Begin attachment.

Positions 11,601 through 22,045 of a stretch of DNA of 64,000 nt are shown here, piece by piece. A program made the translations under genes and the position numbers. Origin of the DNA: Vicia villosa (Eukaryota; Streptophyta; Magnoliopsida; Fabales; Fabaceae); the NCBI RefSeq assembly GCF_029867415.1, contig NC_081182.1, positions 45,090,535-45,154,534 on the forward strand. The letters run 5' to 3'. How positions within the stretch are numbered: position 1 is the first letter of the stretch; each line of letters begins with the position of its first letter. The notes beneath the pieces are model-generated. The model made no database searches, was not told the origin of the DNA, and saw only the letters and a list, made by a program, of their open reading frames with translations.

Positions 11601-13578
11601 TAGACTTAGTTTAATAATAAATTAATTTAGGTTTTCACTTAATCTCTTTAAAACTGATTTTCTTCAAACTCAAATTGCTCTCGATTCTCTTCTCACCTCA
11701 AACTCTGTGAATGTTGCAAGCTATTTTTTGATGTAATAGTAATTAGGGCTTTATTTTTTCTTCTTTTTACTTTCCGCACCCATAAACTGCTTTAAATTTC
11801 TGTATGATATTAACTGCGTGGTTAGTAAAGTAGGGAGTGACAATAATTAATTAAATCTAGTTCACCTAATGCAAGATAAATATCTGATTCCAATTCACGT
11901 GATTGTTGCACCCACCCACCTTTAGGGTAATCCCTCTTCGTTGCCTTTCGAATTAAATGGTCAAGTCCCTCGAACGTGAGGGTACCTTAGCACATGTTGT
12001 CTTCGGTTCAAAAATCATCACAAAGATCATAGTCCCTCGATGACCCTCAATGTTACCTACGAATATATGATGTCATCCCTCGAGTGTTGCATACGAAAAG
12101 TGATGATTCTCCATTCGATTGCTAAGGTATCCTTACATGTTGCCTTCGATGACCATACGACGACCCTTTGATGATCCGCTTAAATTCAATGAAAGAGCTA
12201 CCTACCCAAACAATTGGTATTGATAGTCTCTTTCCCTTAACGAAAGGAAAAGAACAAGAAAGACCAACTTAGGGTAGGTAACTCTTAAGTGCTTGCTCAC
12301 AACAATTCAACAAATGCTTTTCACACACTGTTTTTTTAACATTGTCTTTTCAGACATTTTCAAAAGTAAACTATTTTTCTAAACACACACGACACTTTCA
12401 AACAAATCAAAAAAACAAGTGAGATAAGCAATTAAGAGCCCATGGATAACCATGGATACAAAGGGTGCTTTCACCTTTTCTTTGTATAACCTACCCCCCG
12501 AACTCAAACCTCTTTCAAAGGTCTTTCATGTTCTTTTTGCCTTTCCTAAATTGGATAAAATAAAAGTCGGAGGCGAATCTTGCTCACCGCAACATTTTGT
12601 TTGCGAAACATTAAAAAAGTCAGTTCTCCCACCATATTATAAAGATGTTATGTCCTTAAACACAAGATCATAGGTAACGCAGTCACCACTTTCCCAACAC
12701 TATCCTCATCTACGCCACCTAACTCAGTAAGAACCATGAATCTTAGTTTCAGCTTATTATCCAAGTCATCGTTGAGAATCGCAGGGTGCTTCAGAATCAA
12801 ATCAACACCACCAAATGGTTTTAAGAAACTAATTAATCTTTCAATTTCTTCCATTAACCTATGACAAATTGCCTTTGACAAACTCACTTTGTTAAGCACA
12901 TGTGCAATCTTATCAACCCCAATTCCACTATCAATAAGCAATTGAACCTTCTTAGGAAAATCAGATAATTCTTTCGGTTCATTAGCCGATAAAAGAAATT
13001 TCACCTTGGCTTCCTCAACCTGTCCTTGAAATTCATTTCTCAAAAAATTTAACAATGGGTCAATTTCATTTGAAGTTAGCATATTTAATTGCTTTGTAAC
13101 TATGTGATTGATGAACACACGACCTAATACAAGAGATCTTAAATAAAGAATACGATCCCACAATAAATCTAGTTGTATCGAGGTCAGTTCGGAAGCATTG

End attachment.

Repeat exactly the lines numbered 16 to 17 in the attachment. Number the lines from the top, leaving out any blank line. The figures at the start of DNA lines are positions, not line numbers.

12901 TGTGCAATCTTATCAACCCCAATTCCACTATCAATAAGCAATTGAACCTTCTTAGGAAAATCAGATAATTCTTTCGGTTCATTAGCCGATAAAAGAAATT
13001 TCACCTTGGCTTCCTCAACCTGTCCTTGAAATTCATTTCTCAAAAAATTTAACAATGGGTCAATTTCATTTGAAGTTAGCATATTTAATTGCTTTGTAAC